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Actually my question has two parts:

1) I wanted to know that whether Iterative Lengthening Search is used in combination with DFS or Uniform Cost Search? Actually, in Russell and Norvig book (on page 90), it is described as follow:

It would seem worthwhile to develop an iterative analog to uniform-cost search, inheriting the latter algorithm's optimality guarantees while avoiding its memory requirements. The idea is to use increasing path cost limits instead of increasing depth limits. This resulting algorithm is called iterative lengthening search... It turns out, unfortunately, that iterative lengthening incurs substantial overhead compared to uniform-cost search.

It seems that by using "avoiding its memory requirements", they mean that we use it in combination with DFS.

But, here in this link, which is the solution of final exam problems of artificial intelligence course at CMU, on page 4, it is described as follow:

Iterative lengthening search is an iterative version of uniform cost search. The main idea of this algorithm is that we use increasing limits on path cost.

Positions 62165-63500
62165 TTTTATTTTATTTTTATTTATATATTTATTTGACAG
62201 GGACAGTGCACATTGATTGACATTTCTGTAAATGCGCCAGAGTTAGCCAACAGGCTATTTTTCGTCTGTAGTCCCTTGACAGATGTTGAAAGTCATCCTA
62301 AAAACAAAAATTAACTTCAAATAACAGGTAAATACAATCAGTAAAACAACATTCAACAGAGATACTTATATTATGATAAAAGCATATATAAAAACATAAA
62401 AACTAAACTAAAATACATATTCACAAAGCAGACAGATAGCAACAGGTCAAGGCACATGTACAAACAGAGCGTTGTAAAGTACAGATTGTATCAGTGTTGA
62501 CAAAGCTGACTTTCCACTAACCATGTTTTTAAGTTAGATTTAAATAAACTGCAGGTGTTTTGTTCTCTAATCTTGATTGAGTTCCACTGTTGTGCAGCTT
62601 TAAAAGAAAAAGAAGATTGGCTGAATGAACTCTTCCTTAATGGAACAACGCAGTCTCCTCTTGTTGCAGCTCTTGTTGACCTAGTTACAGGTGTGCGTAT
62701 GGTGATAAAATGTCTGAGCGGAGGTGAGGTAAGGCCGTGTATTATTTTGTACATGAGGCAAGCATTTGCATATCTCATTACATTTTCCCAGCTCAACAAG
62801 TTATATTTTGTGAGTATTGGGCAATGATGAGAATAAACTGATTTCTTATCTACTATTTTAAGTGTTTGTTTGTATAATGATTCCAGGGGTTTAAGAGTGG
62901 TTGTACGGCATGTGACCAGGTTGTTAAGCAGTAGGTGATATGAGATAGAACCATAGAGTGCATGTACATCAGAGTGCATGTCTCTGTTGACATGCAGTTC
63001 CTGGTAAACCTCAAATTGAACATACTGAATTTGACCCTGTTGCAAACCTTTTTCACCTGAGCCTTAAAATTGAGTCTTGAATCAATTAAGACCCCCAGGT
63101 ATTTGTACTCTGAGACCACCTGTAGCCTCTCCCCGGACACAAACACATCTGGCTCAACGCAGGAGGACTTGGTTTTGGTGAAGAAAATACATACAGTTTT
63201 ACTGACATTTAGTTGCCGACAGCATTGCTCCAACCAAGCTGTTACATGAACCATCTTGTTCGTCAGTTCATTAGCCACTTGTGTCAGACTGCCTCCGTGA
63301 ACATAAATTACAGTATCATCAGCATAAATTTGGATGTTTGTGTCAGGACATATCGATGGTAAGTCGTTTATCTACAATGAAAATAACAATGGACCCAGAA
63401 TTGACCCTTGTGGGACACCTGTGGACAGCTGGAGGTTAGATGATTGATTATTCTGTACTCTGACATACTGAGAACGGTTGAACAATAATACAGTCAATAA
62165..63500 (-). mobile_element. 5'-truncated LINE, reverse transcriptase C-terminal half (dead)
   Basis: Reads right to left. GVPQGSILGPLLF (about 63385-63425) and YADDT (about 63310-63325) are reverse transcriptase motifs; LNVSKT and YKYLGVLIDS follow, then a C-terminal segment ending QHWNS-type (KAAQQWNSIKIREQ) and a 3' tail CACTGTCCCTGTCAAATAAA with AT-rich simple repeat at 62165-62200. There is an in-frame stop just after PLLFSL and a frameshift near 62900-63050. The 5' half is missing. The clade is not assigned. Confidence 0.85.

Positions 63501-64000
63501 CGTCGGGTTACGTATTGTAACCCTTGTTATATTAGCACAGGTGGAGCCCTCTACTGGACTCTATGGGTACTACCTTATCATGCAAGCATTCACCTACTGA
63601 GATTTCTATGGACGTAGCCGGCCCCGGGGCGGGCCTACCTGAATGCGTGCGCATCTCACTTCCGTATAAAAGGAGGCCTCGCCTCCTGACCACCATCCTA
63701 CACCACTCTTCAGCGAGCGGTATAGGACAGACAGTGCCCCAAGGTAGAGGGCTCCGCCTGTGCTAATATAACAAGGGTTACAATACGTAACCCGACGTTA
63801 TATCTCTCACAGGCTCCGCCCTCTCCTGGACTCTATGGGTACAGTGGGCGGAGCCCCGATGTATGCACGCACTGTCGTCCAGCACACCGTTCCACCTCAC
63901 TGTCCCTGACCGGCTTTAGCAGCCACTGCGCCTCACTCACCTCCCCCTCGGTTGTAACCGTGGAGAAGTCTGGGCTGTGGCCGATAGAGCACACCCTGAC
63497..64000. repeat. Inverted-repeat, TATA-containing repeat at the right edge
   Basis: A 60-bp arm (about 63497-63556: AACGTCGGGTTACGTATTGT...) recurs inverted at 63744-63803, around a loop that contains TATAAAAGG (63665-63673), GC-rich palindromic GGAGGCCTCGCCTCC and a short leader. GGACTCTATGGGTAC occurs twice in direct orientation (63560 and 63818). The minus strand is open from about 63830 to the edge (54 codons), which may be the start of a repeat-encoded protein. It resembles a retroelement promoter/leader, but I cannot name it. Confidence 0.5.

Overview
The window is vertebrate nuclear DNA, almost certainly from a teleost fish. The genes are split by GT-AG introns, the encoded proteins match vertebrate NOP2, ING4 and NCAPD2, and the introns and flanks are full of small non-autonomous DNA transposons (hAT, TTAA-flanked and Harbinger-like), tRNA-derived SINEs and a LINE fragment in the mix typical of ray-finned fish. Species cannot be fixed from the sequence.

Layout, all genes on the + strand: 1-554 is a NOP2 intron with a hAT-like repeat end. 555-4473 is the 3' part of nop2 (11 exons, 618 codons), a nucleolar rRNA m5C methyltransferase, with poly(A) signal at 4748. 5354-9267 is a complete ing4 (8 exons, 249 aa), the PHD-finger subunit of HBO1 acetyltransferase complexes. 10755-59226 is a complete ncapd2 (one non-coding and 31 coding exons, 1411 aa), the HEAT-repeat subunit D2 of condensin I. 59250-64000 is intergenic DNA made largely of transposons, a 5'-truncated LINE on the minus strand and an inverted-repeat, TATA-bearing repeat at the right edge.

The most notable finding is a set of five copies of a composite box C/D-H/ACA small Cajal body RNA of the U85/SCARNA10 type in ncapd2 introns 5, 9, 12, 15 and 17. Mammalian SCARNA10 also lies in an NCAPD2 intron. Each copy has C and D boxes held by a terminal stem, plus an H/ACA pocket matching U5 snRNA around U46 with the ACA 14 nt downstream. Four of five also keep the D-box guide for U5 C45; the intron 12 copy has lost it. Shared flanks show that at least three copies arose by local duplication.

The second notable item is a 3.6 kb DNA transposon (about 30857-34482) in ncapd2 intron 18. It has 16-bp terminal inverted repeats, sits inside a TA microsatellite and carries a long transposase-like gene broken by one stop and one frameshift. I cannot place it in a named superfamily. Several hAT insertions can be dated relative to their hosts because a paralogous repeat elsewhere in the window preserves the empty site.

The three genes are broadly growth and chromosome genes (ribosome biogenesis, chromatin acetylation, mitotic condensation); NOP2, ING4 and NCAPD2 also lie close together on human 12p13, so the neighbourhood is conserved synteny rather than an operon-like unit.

• We start searching as though we were performing uniform cost search.

and so on...

And also here in this link, question 4, part 1:

Iterative lengthening is uniform-cost search which is run multiple times with an increasing bound on the maximum cost from the start to reach before quitting. Iterative lengthening search doesn't have advantages in the same way iterative deepening depth-first search does.Iterative lengthening will simply search the same nodes each time adding more at the end since the first closest node, second closest node, etc. is invariant. All that iterative lengthening does is require the algorithm to restart repeatedly before finding a solution.